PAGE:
Oversigning and APR

One of the biggest complaints about oversigning is that student athletes get shuffled through the program and they don't get the chance to complete their degree.  Players are sold the prospect of a college degree, and then have it taken from them.  Sites like oversigning.com accuse the SEC of using up these athletes and leaving them behind.

Luckily, the NCAA measures this sort of thing.  The Academic Progress Rate (APR) rewards schools for keeping players in school and academically eligible.  If teams oversign and keep forcing guys from school, as oversigning advocates accuse, then it would certainly show up in the APR numbers, right?  That teeming mass of players done wrong by the SEC's evil practices would result in a low APR.  In fact, it would cost a program twice, as a player staying in school and academically eligible is worth two points.  If a player is forced to transfer, the program loses two points.  I don't think APR is perfect, but it would be hard to hide a mass exodus of players failing to graduate, the kind of corruption oversigning.com accuses SEC teams of.

In fact, oversigning.com explicitly endorses using APR.  To quote his tweet from yesterday:

Anyone notice a connection between good APR numbers and non-oversigning coaches?

I hate to inject actual facts into the oversigning debate, but if we're going to have this debate, the least we can do is be truthful.  Is there a connection between good APR and not oversigning?  So, how did the Big Ten, defenders of the student athlete, do in comparison to the unethical SEC? 

SEC

Big Ten

Vandy - 977

Northwestern - 993

Georgia - 976

Ohio St - 985

Florida - 976

Penn St- 972

LSU - 966

Wisconsin - 967

Bama - 963

Indiana - 966

USC - 954

Illinois - 949

Miss State - 952

Iowa - 947

Kentucky - 948

Purdue - 939

Auburn - 940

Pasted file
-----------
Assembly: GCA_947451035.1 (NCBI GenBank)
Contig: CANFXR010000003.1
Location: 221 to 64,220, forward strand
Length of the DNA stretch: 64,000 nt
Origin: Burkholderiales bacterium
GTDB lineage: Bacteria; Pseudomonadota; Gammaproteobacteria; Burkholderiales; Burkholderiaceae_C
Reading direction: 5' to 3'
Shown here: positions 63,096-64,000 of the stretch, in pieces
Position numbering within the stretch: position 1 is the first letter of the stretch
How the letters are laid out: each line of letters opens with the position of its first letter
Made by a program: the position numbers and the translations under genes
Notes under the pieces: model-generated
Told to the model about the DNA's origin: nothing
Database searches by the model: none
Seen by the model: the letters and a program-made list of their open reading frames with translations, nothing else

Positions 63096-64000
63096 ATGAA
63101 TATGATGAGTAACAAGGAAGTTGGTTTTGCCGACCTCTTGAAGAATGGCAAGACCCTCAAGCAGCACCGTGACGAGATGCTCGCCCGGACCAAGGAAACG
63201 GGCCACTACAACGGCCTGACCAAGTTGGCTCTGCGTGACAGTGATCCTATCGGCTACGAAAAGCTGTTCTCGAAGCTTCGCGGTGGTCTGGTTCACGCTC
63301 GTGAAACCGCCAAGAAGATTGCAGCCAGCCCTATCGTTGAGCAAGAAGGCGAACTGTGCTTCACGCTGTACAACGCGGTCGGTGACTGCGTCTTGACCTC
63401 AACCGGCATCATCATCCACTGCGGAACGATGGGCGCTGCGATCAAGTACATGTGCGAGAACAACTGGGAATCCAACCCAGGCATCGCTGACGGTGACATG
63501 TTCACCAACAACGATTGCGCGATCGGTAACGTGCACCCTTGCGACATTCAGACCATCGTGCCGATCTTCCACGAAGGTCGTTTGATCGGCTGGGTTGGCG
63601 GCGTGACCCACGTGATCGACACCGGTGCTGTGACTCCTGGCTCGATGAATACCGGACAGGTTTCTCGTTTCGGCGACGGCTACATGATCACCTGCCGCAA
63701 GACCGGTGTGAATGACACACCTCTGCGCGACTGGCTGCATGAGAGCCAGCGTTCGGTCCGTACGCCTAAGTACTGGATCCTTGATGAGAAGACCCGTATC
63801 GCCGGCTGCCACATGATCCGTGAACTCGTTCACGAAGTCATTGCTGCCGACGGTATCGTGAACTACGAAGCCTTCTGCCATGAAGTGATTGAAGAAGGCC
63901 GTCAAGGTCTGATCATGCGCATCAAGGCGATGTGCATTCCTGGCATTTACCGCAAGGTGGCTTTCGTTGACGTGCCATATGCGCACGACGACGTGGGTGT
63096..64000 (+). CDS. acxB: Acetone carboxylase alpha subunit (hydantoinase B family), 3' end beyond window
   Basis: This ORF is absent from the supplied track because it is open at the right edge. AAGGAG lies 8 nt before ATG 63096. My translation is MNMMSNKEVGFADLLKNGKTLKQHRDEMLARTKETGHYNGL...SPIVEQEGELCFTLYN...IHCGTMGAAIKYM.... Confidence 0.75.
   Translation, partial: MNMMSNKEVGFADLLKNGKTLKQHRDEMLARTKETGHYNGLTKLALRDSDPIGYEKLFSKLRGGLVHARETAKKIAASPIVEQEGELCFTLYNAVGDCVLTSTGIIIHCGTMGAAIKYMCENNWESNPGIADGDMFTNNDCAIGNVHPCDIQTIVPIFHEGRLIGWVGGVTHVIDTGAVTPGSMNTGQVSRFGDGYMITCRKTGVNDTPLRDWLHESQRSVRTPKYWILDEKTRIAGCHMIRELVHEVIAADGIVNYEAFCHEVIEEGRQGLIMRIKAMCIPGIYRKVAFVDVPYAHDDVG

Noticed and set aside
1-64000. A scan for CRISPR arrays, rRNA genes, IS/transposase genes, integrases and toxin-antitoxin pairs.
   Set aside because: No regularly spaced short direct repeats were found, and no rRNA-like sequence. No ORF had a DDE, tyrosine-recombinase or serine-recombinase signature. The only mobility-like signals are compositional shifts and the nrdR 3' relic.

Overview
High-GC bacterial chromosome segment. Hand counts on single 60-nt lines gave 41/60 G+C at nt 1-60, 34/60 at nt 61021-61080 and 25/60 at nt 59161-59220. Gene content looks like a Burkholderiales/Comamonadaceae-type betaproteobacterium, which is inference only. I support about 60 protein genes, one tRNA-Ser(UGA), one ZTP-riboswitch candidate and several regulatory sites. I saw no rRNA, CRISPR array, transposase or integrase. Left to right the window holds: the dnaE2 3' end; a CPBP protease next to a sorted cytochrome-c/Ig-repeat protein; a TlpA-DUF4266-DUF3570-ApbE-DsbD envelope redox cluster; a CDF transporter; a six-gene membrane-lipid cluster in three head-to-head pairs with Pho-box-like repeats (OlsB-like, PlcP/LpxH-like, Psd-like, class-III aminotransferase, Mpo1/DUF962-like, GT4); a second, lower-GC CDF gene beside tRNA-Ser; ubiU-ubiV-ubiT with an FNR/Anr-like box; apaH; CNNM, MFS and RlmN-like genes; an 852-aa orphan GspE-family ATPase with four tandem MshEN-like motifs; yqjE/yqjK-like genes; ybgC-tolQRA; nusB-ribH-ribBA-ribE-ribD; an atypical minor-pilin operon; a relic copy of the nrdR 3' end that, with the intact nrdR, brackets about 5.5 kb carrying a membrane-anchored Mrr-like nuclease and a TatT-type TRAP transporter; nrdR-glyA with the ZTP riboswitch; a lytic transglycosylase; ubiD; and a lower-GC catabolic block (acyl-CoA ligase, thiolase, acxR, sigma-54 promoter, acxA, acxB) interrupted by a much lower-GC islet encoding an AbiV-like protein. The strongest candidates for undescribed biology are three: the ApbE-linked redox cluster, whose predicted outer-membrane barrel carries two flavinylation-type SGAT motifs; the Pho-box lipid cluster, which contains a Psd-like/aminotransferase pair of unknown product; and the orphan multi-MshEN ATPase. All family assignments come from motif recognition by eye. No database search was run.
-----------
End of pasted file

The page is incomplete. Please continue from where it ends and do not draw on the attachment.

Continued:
Michigan St - 938

Ole Miss - 939

Minnesota - 935

Tennessee - 937

Michigan - 928

Arkansas - 937

First, Northwestern's APR is absurd.  Well done.  It's hard not to admire that.

Now, a 925 APR costs a team a scholarship, which gives us a clear line of what is unacceptable.  The only school to come close to that is Michigan.  But no school in either conference is facing a scholarship penalty for its APR.  It seems any claim that the SEC is just churning through players and systematically forcing them out of school is not backed up by the numbers.  Or, at the very least, not the APR numbers.

How does the "average" school do?  Using Northwestern or Michigan as the standard of the entire Big Ten seems rather unfair.  Well, the mean SEC team has an APR of 955.4.  The mean Big Ten team? 956.3.  The "average" Big Ten school has an APR  a mere point higher than the SEC, if we calculate average by the mean.  If we calculate the average by the median APR, we get slightly different results.  The median Big Ten school scores a 949 while the median SEC school scores a 953.  That's right, folks.  The SEC has a higher median APR than the Big Ten.

Part of the "oversigning" argument is the inherent snobbery of the Big Ten, looking their noses down at those dumb hicks in the SEC.  In fact, one of the big themes of conference realignment was the SEC's supposed shoddy academics while the Big Ten was all about its academics.  Remember Big Ten fans flogging their AAU affiliation? 

Hey, that's how conference trash talking goes.  But the recent APR report shows just hollow those taunts really are.  SEC football programs do just as good of a job on the academic side as the Big Ten, if the APR is to be believed.  One cannot look at these numbers and state that the Big Ten cares about academics and the SEC doesn't.  More than anything, I'm tired of the SEC hates academics argument.  It is insulting and we shouldn't take anyone who makes that argument seriously. 

Maybe SEC schools are churning through players, and leaving in their wake the shattered dreams of scores of former players.   But it certainly doesn't show up in the APR numbers.  It seems the SEC is doing pretty much the same job as the Big Ten in taking care of the academic progress of its players. 

If the argument is, as some oversigning advocates would have you believe, they are only interested in protecting the student-athlete, well, I've gotta ask...  Why isn't the harm to the student athlete showing up in the objective measurement created by the NCAA?

Anyone else notice the lack of any connection between good APR numbers and a team's roster management practices? 

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